Pains of Progress
The African-American p ioneers of Progress Village take pride in their groundbreaking community , even as an unpleasant present encroaches on the past .
By JUSTIN GEORGE
Published December 3, 2006
Emanuel P. Johnson spent Saturdays cultivating his dream on the side of 78th Street, looking out on a cow pasture from his car window, envisioning his first home before it grew from the ground.
It was 1959. The first sit-ins were months away. Black people didn't own many homes. Johnson never dreamed he would, either, until he came upon Progress Village, a place many blacks viewed as a far-away promised land.
He told the builder he wanted a house facing east, so his wife could rise with the sun.
In the small white house with green trim, Johnson and his wife raised a family and watched Progress Village grow. He became town crier, driving his old Ford up and down streets, using a bell and loudspeaker to remind people to attend community meetings to lobby for mail service and streetlights.
He tended the saplings in his yard by lantern light and told his wife that when he got old he'd hang a hammock and watch the world go by.
Now Johnson is 85 and the village's appointed honorary mayor. His children are grown, and his wife is dead. He sees drug dealers polluting the once-spotless streets. He sees renters ruining yards his neighbors once cared for.
The neighborhood, nearly a half-century old, is turning over. Its aging pioneers are disappearing one by one, replaced by renters, young people, investors and the worries that come with them.
There's pride left in Progress Village, but the pioneers see it slipping away. They wonder what will happen to their legacy when they're gone, and whether the place's history will live on.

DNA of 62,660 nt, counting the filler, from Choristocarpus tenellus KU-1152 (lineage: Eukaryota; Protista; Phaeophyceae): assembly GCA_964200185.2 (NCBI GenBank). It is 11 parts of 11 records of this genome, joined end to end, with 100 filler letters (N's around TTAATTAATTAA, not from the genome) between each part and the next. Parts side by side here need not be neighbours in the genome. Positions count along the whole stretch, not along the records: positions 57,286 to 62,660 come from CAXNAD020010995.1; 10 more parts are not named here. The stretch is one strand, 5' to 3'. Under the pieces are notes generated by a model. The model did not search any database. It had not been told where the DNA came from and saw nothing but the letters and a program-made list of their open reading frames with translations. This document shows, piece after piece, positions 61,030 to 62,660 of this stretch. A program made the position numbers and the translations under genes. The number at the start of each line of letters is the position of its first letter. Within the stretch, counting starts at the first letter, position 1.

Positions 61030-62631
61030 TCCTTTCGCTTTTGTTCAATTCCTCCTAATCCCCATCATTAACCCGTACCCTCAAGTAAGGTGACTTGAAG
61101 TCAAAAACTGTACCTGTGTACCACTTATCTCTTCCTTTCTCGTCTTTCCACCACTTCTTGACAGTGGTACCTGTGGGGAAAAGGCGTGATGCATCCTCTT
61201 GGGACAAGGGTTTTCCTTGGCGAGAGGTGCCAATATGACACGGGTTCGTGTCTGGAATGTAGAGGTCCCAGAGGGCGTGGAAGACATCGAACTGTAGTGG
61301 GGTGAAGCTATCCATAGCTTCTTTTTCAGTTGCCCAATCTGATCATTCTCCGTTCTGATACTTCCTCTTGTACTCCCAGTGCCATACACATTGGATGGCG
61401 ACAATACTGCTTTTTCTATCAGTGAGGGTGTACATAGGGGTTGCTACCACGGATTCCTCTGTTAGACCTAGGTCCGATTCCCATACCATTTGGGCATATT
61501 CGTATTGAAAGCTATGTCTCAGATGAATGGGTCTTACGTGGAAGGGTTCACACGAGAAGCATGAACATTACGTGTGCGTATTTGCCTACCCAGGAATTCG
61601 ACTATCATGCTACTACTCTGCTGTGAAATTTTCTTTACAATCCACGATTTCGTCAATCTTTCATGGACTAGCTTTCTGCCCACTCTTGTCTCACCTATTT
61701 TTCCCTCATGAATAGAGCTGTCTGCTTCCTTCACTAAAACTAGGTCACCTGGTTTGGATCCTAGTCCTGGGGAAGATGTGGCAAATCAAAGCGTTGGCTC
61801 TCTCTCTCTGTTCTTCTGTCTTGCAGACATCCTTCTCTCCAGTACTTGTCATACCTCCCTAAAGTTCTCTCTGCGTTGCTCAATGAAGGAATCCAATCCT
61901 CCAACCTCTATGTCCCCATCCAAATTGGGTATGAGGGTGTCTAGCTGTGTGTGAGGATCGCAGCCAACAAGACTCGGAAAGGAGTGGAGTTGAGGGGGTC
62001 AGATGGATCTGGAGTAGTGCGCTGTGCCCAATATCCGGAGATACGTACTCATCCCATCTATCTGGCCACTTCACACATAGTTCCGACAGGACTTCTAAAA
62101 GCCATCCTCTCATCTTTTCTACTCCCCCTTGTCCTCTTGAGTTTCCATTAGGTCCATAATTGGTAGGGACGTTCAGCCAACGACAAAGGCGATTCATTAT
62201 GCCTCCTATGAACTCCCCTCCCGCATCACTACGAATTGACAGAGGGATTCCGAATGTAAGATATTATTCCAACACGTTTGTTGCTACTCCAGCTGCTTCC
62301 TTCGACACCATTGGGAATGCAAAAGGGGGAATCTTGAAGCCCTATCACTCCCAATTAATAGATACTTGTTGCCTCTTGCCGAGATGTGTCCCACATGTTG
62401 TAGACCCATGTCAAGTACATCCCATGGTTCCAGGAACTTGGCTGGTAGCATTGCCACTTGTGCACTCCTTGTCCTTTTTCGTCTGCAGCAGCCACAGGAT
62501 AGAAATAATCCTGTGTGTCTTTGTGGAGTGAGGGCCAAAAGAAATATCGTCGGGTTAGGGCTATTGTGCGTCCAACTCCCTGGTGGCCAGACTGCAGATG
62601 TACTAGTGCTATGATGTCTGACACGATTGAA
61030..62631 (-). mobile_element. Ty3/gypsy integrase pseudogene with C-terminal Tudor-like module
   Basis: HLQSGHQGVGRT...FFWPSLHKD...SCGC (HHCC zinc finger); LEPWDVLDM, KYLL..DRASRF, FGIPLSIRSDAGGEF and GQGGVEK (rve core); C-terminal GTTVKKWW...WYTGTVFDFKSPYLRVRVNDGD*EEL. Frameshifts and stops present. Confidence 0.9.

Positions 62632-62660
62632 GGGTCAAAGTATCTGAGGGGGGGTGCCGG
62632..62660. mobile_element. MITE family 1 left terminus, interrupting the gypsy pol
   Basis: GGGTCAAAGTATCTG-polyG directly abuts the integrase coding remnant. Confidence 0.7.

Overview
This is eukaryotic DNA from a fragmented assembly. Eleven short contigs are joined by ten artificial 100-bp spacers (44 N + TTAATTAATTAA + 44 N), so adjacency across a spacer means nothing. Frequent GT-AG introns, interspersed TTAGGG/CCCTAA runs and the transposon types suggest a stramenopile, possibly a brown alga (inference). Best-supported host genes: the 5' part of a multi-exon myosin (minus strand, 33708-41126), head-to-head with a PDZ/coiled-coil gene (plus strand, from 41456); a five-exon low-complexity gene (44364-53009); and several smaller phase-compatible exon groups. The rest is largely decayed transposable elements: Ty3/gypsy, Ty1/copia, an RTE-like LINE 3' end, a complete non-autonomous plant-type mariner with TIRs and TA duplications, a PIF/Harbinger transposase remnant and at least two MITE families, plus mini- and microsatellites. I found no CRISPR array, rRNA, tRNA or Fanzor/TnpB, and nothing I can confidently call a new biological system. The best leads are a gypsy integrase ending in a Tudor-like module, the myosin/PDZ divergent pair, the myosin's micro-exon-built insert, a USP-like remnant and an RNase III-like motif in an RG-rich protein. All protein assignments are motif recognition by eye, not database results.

Starting a community
Progress Village grew just a little more than 11 miles south of downtown Tampa but a world away from the projects, in country night turned pitch black.
A group of influential Tampa men thought they could thaw racial relations if blacks could own some decent homes. They formed a nonprofit in 1958 and called it Progress Village Inc. With private donations and federal backing, they bought 1,226 acres and enlisted a group of home builders.
For less than $60 a month, anyone, but pointedly blacks, could buy one of more than 800 block homes strong enough to withstand hurricanes, in a subdivision insulated enough to withstand the racial turmoil about to roil the South.
Word spread in the black community: 850 to 925 square feet. $200 down. About $50 a month. Forty-year mortgages.
People saw floor plans at the Florida State Fair. They signed up at the Coca-Cola plant.
At first so few moved into Progress Village that Johnson would crawl on his roof to search for new neighbors by looking for new lights. Soon, people packed the place. They organized a Civic Council in a toolshed.
Johnson opened the neighborhood's first business, a small concession stand with a nickel jukebox. In 1964, he helped lay the cornerstone of Harris Temple United Methodist Church.
The Progress Village Pioneer's motto was "Register today . . . vote tomorrow," and 97 percent of registered voters did so in the 1960 general election.
The first settlers survived without telephone service and killed time fishing for catfish, bass or something to do. "Everybody had a baby the first year we got there," recalls Frances Pascoe, the town's longtime barber.
When night fell, lightning bugs lit up the sky. When rain fell, eels slithered into yards. It was a big change for city folk who didn't even know how to grow grass.
"Going to town?" hitchhikers yelled to motorists at the village edge.
"Going to Progress Village?" the call boomeranged back from West Tampa.
It was a precarious journey in the early years, when the Ku Klux Klan welcomed villagers with eggs and burning crosses.